Tuesday, September 10, 2019

The Devil's Backbone

El espinazo del diablo; war drama, Spain / Mexico, 2001; D: Guillermo del Toro, S: Fernando Tielve, Eduardo Noriega, Marisa Paredes, Federico Luppi, Íñigo Garcés, Irene Visedo

The Spanish Civil War. A little boy, Carlos, is sent to an orphanage led by Dr. Casares and Carmen, a Republican sanctuary of sorts, since his father died fighting against the Franco's Nationalists. Jacinto, a young lad, helps in the orphanage. As a newcomer, Carlos is teased by the other boys, and after the water bowl is spilled at night, he is forced to secretly go to the kitchen to get some for the morning, but sees a ghost of a boy there. It soon turns out that the missing boy, Santi, was killed when he found out Jacinto is actually a Francoist, who thus threw his corpse into the pool. Jacinto puts fire on the orphanage, killing Carmen and Casares in the process, hoping to get their gold from the safe, but only finds old photographs inside. Carlos and the boys use spears to stab and throw Jacinto into the pool, where Santi's ghost holds him until the latter drowns.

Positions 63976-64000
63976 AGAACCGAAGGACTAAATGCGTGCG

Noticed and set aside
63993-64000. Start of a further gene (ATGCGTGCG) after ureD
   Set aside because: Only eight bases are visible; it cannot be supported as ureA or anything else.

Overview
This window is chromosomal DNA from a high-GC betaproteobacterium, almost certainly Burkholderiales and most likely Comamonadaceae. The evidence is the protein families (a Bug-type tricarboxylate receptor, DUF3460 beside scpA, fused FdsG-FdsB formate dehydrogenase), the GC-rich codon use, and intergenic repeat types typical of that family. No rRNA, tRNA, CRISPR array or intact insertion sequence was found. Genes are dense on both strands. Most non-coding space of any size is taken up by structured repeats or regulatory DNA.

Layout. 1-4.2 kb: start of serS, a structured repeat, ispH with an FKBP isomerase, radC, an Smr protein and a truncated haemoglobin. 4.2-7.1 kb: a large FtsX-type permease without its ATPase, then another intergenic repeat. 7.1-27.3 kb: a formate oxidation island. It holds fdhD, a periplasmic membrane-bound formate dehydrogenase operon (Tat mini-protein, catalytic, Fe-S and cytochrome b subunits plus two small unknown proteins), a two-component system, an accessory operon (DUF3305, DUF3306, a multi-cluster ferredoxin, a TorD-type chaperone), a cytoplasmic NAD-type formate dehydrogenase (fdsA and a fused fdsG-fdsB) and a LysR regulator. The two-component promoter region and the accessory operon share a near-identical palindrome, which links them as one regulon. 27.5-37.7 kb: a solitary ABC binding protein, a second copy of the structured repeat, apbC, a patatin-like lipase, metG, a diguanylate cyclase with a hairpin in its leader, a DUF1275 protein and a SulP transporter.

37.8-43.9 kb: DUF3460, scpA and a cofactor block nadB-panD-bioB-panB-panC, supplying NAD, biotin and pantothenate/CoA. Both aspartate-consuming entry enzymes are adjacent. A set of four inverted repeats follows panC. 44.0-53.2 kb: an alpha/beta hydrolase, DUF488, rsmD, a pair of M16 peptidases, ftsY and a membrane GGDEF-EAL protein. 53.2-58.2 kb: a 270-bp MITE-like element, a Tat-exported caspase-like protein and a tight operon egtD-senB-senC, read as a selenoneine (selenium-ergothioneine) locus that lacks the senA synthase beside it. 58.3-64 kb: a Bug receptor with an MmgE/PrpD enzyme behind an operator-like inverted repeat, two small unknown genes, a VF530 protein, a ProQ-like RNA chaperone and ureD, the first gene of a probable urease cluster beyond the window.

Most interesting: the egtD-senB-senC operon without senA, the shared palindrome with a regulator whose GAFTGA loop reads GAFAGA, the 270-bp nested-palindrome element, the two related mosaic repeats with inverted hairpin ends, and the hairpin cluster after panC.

A loose forerunner to his "Pan's Labyrinth", "The Devil's Backbone" already signalled the director Guillermo del Toro's fascination in blending the trauma of the Spanish Civil War with fantasy elements that serve as a form of escapism from the said depressive reality. The cozy setting of an isolated orphanage in the middle of a vast, empty countryside conjures up a neat mood, whereas del Toro has great cinematography and uses it frequently to underline the contrast between dark and light, indicative in the constant fight between good and evil. Several good moments and observations grace the screen: for instance, Carlos is forced to get another bowl of water during the night, even though it is forbidden to enter the kitchen. He succeeds, but the bullies simply use a sling to throw a rock and destroy the bowl he held in his arms, thereby spilling his water. Since Carlos is caught in this, the principal, Dr. Casares, knows the kid will not snitch his co-perpetrators, and thus uses a trick: he allows the hungry kids to eat their breakfast, but releases Carlos to walk at the table, and thus observes three boys who look at Carlos. Thereby, Dr. Casares concludes that the three were the co-perpetrators, since all other kids would be too hungry to pay attention to anything else besides their plate. More of such details would have been welcome, since the movie is sometimes dry and takes a long time to ignite, but the finale is not as inspiring as it could have been. The ending is rather chaotic, though it neatly uses the ghost of the boy as a symbol of bad conscience that follows the orphanage as a shadow. Ultimately, del Toro reveals the meaning of the title: the devil's backbone constitutes any evil misdeed done by anybody.


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